Willona on Wax: Hozier & The Fugees

I love reviewing vinyl for AudioFemme. This month, I reviewed Hozier’s self-titled release and The Fugees’ re-release of The Score. Check out the reviews here.

Hozier
Hozier

hozier-album-coverThe first time I heard Hozier’s breakout (and Grammy-nominated) single, “Take Me to Church” I was sleeping. I woke as if from a beautiful dream, jumped out of bed and went to my computer. I needed to know what the song was before it slipped away.

Although I found out that the Irish singer/songwriter’s debut album was due out in the fall of 2014, I put off buying it because I was afraid I would be disappointed. I finally purchased the album on vinyl a couple of days ago, opened it, took a breath and listened.

I am not disappointed.

Read the full review.

 

 

Fugees
The Score

“How many mics do you rip on the daily?”

FugeesThis is really happening. The Fugees’The Score is almost 20 years old, people. It’s a vintage classic.

When I went to buy the Hozier record, I came across this re-release in the crates. Let’s just say it wasn’t cheap, but as I debated whether or not to take it home I realized that I hadn’t heard the full album since my tape player died. So, I bought the record.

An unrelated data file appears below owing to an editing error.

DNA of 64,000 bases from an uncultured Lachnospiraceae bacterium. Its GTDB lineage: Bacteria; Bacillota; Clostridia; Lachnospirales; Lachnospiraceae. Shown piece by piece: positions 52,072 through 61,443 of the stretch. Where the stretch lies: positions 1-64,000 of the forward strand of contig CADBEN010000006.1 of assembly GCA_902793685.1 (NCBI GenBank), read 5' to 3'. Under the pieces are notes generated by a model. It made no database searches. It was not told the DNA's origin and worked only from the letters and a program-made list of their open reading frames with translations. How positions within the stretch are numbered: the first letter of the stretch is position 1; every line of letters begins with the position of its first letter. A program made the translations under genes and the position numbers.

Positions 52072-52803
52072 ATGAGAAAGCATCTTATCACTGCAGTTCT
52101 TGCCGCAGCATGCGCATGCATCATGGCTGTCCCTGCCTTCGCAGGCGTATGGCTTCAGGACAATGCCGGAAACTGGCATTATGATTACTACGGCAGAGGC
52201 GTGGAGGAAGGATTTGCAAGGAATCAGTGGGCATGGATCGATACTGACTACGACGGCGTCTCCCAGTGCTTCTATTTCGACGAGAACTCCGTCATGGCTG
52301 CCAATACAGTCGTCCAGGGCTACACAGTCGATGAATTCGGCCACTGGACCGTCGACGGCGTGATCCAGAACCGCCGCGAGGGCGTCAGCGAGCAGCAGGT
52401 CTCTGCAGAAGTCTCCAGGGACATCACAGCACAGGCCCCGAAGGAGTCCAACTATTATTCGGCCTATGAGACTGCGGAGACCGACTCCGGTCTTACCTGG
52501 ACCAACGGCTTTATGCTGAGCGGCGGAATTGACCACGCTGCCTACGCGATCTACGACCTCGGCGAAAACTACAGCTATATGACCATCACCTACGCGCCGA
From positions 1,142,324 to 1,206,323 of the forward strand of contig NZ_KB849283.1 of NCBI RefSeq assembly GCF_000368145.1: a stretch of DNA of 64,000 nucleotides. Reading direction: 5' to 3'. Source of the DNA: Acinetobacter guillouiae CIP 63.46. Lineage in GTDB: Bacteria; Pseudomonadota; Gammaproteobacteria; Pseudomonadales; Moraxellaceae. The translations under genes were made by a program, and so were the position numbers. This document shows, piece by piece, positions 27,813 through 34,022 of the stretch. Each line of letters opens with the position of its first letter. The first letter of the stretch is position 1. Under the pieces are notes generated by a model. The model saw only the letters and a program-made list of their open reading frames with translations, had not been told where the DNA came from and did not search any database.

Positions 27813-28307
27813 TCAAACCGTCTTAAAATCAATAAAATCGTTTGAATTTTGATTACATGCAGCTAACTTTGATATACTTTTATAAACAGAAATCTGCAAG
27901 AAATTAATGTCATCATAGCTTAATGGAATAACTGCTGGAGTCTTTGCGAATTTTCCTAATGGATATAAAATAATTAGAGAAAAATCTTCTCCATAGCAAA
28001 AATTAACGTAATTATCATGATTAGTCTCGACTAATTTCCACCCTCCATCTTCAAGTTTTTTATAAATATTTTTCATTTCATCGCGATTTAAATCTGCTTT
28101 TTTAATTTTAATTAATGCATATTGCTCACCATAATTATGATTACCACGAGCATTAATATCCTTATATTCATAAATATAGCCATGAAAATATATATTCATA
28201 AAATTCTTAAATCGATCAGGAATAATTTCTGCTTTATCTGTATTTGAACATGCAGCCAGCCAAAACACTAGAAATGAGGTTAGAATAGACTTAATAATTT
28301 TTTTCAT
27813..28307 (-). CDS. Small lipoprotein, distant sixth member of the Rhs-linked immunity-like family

Read the full review.

 

Literary Happenings: New Short Story & Poem

I am excited about two recent publications!

Of Matches & Men (fiction)
My short story (4,500 words) was published in Issue 5 of Words Apart, a social-justice themed publication from Emerson College.

Leffler_-1968_WashingtonDC_MLK_riotsThursday, April 4, 1968. 7:05 p.m.

The Rev. Dr. Martin Luther King, Jr. is shot in the neck as he stands on the balcony of Lorraine Motel in Memphis, Tennessee.

Thursday, April 4, 1968. 10:56 p.m. U Street, NW, Washington, DC.

A man standing in front of a drug store balls up a wad of paper.
He lights a match to the paper.
He throws it inside.

Thirty years later the fire was still burning and crackling through the air.

For Ángela, the young mother of an 11-year old boy, her only wish is to protect her son from that raging fire.

 

Untitled (queen) (poetry)
I published a poem in the fall issue of BlazeVOX.
Yippee! Read it here.

UVA Alumni Spotlight

I am very excited! I just published an essay about  my Writing with Willona series in the University of Virginia alumni e-newsletter. You can read “Writing Better Together”  here.

Writing Better Together

by  WILLONA M. SLOAN willona sloan_headshot

“I think what we need is more literature in bars.”

It felt like Andre Perry, co-founder of the Mission Creek Festival in Iowa City, was speaking just to me. He wasn’t.

Perry was addressing the packed room of writers gathered at a literary conference in Washington, D.C., and espousing on the topic of literary community. “If you see a gap,” he said, “Then fill it.”  The lesson: build the community that you want to participate in.

Perry was right.

We did need more literature in bars.

Read the full article.